Your résumé will get you in the door for a job, but your interviews are where you’ll get to show off who you are and what makes you stand out. It will also give you the opportunity to make a great impression with your recruiter. And that’s hugely important: Having someone rooting for you within the company can help move you forward in the process, and even if this particular job doesn’t pan out, it can help get your foot in the door for other roles in the future. Standing out and winning your recruiter or interviewer’s favor can be easier than you think, but it does require a little bit of forethought and awareness of the inner workings of an interview process.
Be flexible when sharing your availability
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Probably one of the more boring parts of going through an interview process is dealing with scheduling—submitting your availability, waiting to hear what would work for your interviewer, going back and forth to find mutual time. It’s a headache on both ends, and making scheduling as easy as possible for your recruiter goes a long way.
In general, even if you know the interview is only going to be 30 minutes, it’s helpful to submit larger chunks of time to give the team flexibility when it comes to scheduling. There’s no way to know if your 30-minute suggestion will work for your interviewer, and your recruiting team can’t quickly pull up your calendar to find out what else might work. The worst experience on both ends is going back and forth in a 15-email thread trying to figure out a good time.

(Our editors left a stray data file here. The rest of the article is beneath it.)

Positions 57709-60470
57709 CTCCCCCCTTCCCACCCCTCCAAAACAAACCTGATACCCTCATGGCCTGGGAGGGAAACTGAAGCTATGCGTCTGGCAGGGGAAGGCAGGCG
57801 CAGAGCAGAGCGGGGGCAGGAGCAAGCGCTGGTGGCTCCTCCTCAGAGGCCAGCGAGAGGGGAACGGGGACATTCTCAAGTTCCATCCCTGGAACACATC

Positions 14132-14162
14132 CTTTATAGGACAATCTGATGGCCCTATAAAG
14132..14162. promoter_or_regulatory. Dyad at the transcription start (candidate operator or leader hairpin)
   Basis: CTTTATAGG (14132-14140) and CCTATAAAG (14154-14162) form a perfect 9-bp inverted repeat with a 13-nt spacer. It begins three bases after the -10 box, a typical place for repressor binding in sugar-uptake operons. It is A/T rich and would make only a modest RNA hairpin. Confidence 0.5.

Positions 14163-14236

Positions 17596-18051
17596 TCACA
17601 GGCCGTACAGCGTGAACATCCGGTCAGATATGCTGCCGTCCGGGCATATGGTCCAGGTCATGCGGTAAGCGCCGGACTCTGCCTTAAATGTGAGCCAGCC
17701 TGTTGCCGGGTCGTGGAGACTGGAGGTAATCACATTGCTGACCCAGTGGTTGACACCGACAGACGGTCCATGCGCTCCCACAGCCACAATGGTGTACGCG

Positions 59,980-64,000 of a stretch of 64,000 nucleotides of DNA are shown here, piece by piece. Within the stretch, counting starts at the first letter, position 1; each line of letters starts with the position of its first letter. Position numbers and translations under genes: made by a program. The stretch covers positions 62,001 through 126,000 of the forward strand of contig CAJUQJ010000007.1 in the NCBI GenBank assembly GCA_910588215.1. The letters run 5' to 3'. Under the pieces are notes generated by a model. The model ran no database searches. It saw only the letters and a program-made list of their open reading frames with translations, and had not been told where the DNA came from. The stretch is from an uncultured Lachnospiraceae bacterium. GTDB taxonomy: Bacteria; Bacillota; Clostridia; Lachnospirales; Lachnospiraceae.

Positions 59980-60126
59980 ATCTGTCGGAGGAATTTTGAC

Instead, wherever possible, submit larger ranges that could reasonably overlap with another stranger’s calendar, and avoid sharing too much availability outside the typical working day. Submitting exclusively 7am or 9pm availability, or only submitting short windows of time, is an easy way to elicit frustration in the person facilitating your interviews.
Unless the company you’re talking to has explicitly noted that their working hours are longer than average, try to give your availability between 9am and 5pm. If you’re someone who’s dialed in at your current job all day long and still trying to interview, consider submitting availability for your lunch hour or a period where you could conceivably be sick or have a doctor’s appointment (sorry, bosses, but we all do it).
Address your recruiting team and interviewers by name
It may feel like a tiny detail, but calling people by name can go a long way in building rapport with someone new. Repeating a customer’s name is a common tactic among salespeople to grab attention and keep people engaged, but it can also be a quick and easy way to show respect to and recognition of the human on the other side of the computer screen.
While referring to your recruiter by name probably won’t be the thing that gets you the job, it will stand out if you never address anyone by name—your recruiter or interview might wonder how you’re going to connect with teammates. A simple “Hi [NAME]” at the beginning of your email, or “Thank you [NAME]” at the end will get the job done!
One important caveat: make sure you refer to someone by their correct name —people frequently address me as Whitney because they’re reading my name too quickly. If you’ve ever been addressed by the wrong name, especially over email when your name is clearly visible, you know it does not have the desired effect of building rapport.
Make appropriate small talk during calls and interviews
This one can be hard to get used to because interviews are such a stressful, vulnerable exercise, but being able to make (brief) small talk at the beginning of a call can be helpful in building comfort and rapport on both sides. We ideally don’t want an interviewer walking away and feeling like the conversation was like pulling teeth. Many interviews will start off with generic prompts about your day, your weekend, or the weather, and we generally want to avoid a conversation like this: